Li-Jin Hsu, Ming-Fu Chiang, Chun-I Sze, Wan-Pei Su, Ye Vone Yap, I-Ting Lee, Hsiang-Ling Kuo, Nan-Shan Chang
Hyaluronidase HYAL-2 is a membrane-anchored protein and also localizes, in part, in the lysosome. Recent study from animal models revealed that both HYAL-1 and HYAL-2 are essential for the metabolism of hyaluronan (HA). Hyal-2 deficiency is associated with chronic thrombotic microangiopathy with hemolytic anemia in mice due to over accumulation of high molecular size HA. HYAL-2 is essential for platelet generation. Membrane HYAL-2 degrades HA bound by co-receptor CD44. Also, in a non-canonical signal pathway, HYAL-2 serves as a receptor for transforming growth factor beta (TGF-β) to signal with downstream tumor suppressors WWOX and SMAD4 to control gene transcription...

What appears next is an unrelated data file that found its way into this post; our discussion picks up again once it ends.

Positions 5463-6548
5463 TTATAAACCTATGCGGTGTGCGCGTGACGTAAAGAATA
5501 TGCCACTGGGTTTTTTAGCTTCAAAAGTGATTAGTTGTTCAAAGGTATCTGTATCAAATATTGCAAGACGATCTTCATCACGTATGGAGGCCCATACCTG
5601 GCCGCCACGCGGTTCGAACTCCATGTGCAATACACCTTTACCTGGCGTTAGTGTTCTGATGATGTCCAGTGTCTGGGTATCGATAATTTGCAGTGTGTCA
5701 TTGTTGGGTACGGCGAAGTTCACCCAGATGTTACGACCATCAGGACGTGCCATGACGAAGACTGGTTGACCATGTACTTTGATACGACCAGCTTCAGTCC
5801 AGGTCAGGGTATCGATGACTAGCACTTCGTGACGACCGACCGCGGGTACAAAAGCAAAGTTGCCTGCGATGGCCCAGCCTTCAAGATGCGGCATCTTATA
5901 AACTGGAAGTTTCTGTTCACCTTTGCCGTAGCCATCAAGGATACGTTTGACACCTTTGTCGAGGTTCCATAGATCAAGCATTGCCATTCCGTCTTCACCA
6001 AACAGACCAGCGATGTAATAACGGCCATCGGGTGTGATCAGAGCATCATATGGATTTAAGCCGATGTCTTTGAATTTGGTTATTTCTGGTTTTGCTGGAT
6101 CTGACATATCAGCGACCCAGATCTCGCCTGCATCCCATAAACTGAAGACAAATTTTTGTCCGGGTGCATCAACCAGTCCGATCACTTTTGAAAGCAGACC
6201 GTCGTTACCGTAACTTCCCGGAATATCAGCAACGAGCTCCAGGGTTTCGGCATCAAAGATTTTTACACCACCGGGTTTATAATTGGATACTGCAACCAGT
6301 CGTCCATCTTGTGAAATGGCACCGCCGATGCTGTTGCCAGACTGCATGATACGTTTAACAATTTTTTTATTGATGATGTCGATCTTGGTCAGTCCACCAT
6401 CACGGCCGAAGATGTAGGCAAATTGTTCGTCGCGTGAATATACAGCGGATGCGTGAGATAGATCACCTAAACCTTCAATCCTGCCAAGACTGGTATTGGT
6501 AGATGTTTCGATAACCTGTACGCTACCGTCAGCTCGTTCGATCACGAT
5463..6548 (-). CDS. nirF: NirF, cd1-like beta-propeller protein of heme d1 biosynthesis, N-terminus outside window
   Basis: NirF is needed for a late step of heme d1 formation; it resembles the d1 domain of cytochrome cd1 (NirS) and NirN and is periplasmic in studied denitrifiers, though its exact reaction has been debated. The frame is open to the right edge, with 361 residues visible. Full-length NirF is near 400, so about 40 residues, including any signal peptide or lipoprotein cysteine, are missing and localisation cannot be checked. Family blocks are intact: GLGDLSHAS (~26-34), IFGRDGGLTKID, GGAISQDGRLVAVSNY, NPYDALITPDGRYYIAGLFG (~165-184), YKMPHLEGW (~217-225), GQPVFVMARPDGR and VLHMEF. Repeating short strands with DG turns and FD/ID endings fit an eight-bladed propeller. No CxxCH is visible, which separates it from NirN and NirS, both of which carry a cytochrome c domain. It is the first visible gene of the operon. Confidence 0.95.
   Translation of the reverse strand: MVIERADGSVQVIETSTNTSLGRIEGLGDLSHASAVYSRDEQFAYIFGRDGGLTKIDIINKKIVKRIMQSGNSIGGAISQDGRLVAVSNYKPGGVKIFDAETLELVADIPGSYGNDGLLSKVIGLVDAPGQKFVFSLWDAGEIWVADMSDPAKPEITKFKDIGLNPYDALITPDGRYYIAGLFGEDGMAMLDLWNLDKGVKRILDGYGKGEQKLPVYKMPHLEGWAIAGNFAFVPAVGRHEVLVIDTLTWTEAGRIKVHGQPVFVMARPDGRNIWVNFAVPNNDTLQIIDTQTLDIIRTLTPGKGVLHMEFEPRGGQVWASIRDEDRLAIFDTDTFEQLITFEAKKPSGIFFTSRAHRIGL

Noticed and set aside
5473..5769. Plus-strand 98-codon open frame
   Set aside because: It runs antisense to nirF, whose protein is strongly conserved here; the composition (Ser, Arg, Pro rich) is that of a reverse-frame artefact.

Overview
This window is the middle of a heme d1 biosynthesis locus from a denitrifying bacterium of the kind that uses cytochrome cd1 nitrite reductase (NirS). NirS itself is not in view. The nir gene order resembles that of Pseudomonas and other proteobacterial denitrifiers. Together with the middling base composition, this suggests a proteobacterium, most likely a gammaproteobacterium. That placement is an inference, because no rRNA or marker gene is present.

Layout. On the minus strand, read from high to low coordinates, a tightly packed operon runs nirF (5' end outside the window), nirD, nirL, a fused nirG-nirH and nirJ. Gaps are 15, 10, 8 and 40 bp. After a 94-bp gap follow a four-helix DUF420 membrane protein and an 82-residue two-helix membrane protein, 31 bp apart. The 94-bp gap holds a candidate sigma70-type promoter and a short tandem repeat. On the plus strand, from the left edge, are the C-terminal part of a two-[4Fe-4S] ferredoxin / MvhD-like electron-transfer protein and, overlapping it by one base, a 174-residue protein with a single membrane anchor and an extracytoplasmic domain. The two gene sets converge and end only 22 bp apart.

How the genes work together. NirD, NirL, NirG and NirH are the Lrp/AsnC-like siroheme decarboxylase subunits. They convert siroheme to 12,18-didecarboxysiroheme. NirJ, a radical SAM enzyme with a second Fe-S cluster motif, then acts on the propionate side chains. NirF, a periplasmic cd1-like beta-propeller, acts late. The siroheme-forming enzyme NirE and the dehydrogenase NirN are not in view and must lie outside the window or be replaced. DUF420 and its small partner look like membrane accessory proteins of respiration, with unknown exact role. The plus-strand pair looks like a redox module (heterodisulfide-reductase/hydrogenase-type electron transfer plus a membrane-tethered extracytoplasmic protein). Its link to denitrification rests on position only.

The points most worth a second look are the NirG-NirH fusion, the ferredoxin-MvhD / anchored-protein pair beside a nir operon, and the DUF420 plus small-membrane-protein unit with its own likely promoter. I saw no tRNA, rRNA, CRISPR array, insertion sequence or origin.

2016: Frontiers in Cell and Developmental Biology
https://www.readbyqxmd.com/read/27996095/biological-and-pharmacological-evaluation-of-dimethoxycurcumin-a-metabolically-stable-curcumin-analogue-with-a-promising-therapeutic-potential
#12
REVIEW
Manouchehr Teymouri, Nastaran Barati, Matteo Pirro, Amirhosein Sahebkar
Dimethoxycurcumin (DiMC) is a synthetic analogue of curcumin with superior inter-related pro-oxidant and anti-cancer activity, and metabolic stability. Numerous studies have shown that DiMC reserves the biologically beneficial features, including anti-inflammatory, anti-carcinogenic and cytoprotective properties, almost to the same extent as curcumin exhibits. DiMC lacks the phenolic-OH groups as opposed to curcumin, dimethoxycurcumin, and bis-demethoxycurcumin that all vary in the number of methoxy groups per molecule, and has drawn the attentions of researchers who attempted to discover the structure-activity relationship (SAR) of curcumin...
December 20, 2016: Journal of Cellular Physiology